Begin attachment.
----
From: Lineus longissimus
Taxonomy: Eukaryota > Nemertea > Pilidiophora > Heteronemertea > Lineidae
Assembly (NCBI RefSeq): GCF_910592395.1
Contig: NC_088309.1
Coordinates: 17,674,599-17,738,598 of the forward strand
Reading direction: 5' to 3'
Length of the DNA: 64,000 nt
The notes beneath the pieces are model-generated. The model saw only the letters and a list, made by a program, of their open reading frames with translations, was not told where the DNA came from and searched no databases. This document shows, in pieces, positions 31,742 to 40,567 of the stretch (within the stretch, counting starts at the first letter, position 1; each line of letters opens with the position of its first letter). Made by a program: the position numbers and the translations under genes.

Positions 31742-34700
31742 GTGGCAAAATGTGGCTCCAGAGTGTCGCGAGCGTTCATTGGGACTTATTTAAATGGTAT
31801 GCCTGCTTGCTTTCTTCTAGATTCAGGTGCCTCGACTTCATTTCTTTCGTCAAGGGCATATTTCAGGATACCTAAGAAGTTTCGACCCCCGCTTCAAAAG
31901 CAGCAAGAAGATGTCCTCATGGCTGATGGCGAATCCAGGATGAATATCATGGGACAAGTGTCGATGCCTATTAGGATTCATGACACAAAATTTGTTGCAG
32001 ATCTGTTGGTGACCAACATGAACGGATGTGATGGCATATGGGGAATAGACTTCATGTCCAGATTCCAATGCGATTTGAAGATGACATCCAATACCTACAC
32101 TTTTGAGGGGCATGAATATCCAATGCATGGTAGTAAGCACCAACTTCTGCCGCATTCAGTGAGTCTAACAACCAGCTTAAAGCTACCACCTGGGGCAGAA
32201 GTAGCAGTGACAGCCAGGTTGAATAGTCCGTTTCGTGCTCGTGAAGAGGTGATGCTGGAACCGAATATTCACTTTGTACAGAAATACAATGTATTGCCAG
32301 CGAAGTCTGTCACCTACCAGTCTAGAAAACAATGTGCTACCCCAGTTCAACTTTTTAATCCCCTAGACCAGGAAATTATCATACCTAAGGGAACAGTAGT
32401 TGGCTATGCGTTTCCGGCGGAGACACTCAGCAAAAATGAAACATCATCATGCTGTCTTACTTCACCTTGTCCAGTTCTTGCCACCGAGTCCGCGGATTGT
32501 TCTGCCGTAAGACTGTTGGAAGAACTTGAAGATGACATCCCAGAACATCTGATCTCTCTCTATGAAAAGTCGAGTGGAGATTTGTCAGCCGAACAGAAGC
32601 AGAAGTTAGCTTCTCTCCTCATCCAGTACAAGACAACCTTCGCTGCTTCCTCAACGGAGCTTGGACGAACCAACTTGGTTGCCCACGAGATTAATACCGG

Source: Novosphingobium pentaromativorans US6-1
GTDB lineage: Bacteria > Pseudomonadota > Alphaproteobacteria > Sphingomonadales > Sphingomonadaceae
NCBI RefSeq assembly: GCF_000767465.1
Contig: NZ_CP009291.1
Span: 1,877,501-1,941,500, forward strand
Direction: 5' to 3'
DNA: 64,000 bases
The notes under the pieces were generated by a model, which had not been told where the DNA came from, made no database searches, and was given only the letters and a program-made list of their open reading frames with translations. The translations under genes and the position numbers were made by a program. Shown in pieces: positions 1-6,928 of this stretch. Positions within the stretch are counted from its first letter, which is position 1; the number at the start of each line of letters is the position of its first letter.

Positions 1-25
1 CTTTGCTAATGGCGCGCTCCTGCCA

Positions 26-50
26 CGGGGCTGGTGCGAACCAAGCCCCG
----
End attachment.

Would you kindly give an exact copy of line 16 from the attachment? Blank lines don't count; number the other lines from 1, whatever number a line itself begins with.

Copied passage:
32301 CGAAGTCTGTCACCTACCAGTCTAGAAAACAATGTGCTACCCCAGTTCAACTTTTTAATCCCCTAGACCAGGAAATTATCATACCTAAGGGAACAGTAGT